Wednesday, December 29, 2004

America's fifth column - a bit of history from Horowitz

The McGovern Syndrome: A Surrender Is Not a Peace:
"The leftward slide of the Democratic Party, which has made it an uncertain trumpet in matters of war and peace, may be said to have begun with the McGovern presidential campaign of 1972, whose slogan was “Come Home, America” – as though America was the problem and not the aggression of the Communist bloc."

So writes prominent ex-Marxist David Horowitz in a very informative column on Horowitz brings to such subjects his own first-person recollections of events as one who was in his early years a second-generation revolutionary collectivist (aka "red diaper baby") and leader of the anti-American movement that called itself, with the help of the MSM, the anti-war movement, the campaign for peace and brotherhood, etc.

As one who was active on the pro-American side in those days, it is refreshing to see someone like Horowitz make the case against the left. For some reason, they get a fairer hearing, perhaps because they are so willing to cut their erstwhile colleagues a bit of slack. I tend to call the leaders of that movement - Tom Hayden, John Kerry, Jerry Rubin, etc. - traitors rather than deluded idealists.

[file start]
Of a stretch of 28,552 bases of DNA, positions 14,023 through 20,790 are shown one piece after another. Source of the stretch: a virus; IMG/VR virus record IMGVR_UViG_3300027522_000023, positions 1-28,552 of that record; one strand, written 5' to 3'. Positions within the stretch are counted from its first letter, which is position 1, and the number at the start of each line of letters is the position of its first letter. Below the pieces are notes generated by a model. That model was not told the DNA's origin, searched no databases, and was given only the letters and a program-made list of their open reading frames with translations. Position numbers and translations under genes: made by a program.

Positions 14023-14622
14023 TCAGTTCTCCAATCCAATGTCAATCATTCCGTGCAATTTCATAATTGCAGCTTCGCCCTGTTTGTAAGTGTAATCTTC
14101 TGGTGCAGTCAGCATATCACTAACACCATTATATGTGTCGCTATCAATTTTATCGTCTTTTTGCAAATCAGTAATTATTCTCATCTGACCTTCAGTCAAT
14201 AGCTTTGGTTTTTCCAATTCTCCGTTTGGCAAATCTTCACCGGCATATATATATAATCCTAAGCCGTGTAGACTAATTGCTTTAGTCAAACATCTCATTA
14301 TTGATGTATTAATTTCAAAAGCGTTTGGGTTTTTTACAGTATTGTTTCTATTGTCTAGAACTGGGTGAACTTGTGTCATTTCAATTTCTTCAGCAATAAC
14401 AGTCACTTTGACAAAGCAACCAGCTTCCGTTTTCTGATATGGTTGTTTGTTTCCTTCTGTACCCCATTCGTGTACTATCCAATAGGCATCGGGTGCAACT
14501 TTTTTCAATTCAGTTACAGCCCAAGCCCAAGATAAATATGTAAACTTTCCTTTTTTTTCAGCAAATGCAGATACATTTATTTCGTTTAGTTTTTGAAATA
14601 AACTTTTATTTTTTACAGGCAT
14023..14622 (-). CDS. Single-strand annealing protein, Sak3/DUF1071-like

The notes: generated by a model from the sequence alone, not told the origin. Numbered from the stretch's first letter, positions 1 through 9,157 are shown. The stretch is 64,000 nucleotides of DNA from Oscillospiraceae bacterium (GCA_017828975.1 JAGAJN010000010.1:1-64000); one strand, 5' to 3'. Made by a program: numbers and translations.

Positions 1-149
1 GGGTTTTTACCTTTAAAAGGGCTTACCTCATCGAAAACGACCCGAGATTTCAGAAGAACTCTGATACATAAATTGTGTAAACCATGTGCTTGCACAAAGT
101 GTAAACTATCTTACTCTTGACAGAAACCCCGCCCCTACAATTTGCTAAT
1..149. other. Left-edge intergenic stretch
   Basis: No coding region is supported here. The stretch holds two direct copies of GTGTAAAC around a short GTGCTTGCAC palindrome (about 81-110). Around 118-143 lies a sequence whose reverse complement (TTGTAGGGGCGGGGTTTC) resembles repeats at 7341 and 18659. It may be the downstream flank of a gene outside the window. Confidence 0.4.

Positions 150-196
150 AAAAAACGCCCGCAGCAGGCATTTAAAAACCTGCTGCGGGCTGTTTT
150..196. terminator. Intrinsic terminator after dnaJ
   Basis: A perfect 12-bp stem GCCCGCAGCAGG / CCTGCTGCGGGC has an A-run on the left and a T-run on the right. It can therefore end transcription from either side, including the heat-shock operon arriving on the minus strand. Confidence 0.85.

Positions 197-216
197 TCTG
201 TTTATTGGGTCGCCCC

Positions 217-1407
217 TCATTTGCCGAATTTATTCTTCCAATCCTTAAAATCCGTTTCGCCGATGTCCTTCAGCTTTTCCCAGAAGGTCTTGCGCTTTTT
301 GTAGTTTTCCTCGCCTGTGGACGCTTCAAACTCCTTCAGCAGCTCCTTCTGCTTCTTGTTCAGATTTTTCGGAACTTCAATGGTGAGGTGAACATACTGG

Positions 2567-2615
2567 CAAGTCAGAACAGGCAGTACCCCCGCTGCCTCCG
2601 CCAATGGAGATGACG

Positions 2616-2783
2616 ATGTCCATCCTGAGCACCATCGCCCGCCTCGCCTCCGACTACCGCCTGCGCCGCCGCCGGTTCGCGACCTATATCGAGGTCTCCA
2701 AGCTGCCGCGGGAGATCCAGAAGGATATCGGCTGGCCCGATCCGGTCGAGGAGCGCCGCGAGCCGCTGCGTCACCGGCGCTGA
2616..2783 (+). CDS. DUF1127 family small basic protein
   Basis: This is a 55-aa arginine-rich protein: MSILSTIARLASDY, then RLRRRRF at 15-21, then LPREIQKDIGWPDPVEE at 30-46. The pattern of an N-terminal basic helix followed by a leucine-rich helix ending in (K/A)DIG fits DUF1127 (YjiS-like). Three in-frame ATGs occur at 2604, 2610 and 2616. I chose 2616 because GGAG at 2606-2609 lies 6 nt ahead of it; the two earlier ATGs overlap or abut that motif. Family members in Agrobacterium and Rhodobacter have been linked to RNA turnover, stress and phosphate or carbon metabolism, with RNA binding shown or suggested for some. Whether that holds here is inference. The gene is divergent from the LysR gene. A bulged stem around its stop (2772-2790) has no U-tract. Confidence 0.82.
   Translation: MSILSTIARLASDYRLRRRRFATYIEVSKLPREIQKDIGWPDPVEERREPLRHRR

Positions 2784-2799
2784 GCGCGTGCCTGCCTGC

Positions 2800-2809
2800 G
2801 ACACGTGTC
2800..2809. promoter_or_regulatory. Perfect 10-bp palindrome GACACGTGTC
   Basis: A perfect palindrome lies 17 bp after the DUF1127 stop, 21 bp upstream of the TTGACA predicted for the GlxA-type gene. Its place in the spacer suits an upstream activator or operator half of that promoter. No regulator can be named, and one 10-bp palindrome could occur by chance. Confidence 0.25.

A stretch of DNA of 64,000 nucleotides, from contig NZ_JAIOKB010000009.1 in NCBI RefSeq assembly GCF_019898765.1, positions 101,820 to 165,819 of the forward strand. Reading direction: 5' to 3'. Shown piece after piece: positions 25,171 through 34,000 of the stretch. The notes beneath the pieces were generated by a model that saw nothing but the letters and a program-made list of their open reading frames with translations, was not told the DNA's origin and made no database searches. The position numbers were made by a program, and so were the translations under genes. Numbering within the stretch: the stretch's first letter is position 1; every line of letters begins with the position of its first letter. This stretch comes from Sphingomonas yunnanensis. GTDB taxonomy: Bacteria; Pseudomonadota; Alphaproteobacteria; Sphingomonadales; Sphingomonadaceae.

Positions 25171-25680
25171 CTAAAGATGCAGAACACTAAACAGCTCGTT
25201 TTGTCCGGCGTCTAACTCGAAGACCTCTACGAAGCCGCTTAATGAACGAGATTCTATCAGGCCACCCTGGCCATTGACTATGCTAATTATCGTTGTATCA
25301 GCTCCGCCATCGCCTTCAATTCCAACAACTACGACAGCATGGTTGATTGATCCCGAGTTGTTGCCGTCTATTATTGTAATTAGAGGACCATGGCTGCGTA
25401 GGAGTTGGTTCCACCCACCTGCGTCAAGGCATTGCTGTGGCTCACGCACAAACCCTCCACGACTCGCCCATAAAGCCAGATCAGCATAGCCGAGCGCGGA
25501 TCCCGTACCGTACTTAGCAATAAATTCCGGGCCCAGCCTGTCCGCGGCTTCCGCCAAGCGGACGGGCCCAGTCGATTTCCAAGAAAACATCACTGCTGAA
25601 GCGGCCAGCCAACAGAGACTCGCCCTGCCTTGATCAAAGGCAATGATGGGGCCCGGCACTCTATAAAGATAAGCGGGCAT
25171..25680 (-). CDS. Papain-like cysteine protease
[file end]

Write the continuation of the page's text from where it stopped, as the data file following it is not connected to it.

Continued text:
In a relatively short space, Horowitz does trace the anti-war movement from the 1948 Progressive Party presidential campaign of Henry Wallace (FDR's third term VP), through the 1968 Democrat National Convention riots, and the 1972 McGovern campaign, down to the present call from McGovern to surrender in Iraq just as he had wished us to surrender in Vietnam. The article is worth reading as a refresher on this bit of history.

Personally, I am conflicted now as I was in the 60s. Iraq is not the war I would have chosen in 2003, just as Vietnam was not the war I would have chosen in 1965. But, once in, there is no substitute for victory.

The left shows their utter contempt for American interests by continuing to argue why we should never have gone into Iraq long after that has ceased to be a useful subject for debate. They do this as if leaving Iraq precipatately now would be equivalent to never having gone in. But that is like trying to unring a bell. We are in Iraq, and we now have no choice but to see it through. If Kerry had said that during the campaign - we shouldn't have gone in, but we are in, and must win, and I will lead that fight to its successful conclusion - he might be preparing to take office in three weeks instead of making trouble for the country with his stealth backing of attempts to overturn the Ohio election results.

People like McGovern and Kerry are not entitled to have anyone cut them some slack. Both know something of war (McGovern in the Army Air Force in WW2 and Kerry in the Navy in Vietnam), both are certifiably smart and well-educated (McGovern was a college professor, Kerry a lawyer), both served in the US Senate. Since their anti-war efforts were so central to their careers, we are entitled to assume that they gave it considerable thought. Smart, experienced people who advocate policies which can only inure to the harm of the nation are not entitled to be called fools, they show themselves to be our enemies.


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